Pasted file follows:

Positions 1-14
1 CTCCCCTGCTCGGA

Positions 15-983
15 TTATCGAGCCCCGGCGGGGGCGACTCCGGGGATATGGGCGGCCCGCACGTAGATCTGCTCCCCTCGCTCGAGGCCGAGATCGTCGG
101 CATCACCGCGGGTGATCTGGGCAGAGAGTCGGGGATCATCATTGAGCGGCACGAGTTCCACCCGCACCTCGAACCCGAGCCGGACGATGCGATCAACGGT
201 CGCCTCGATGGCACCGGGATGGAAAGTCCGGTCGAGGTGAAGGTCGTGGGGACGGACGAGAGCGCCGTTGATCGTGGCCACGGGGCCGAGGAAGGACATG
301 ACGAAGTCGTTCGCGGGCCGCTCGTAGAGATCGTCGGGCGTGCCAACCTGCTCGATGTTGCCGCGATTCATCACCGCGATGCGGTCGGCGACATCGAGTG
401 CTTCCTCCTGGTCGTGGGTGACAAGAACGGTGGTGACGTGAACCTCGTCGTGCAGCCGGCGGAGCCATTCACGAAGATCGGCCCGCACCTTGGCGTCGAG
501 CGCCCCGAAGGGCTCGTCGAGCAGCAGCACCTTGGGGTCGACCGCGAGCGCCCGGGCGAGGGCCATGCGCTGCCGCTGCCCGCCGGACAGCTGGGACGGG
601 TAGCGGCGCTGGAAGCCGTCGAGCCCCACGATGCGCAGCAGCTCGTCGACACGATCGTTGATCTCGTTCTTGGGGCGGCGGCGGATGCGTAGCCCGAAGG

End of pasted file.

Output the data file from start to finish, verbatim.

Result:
Positions 1-14
1 CTCCCCTGCTCGGA

Positions 15-983
15 TTATCGAGCCCCGGCGGGGGCGACTCCGGGGATATGGGCGGCCCGCACGTAGATCTGCTCCCCTCGCTCGAGGCCGAGATCGTCGG
101 CATCACCGCGGGTGATCTGGGCAGAGAGTCGGGGATCATCATTGAGCGGCACGAGTTCCACCCGCACCTCGAACCCGAGCCGGACGATGCGATCAACGGT
201 CGCCTCGATGGCACCGGGATGGAAAGTCCGGTCGAGGTGAAGGTCGTGGGGACGGACGAGAGCGCCGTTGATCGTGGCCACGGGGCCGAGGAAGGACATG
301 ACGAAGTCGTTCGCGGGCCGCTCGTAGAGATCGTCGGGCGTGCCAACCTGCTCGATGTTGCCGCGATTCATCACCGCGATGCGGTCGGCGACATCGAGTG
401 CTTCCTCCTGGTCGTGGGTGACAAGAACGGTGGTGACGTGAACCTCGTCGTGCAGCCGGCGGAGCCATTCACGAAGATCGGCCCGCACCTTGGCGTCGAG
501 CGCCCCGAAGGGCTCGTCGAGCAGCAGCACCTTGGGGTCGACCGCGAGCGCCCGGGCGAGGGCCATGCGCTGCCGCTGCCCGCCGGACAGCTGGGACGGG
601 TAGCGGCGCTGGAAGCCGTCGAGCCCCACGATGCGCAGCAGCTCGTCGACACGATCGTTGATCTCGTTCTTGGGGCGGCGGCGGATGCGTAGCCCGAAGG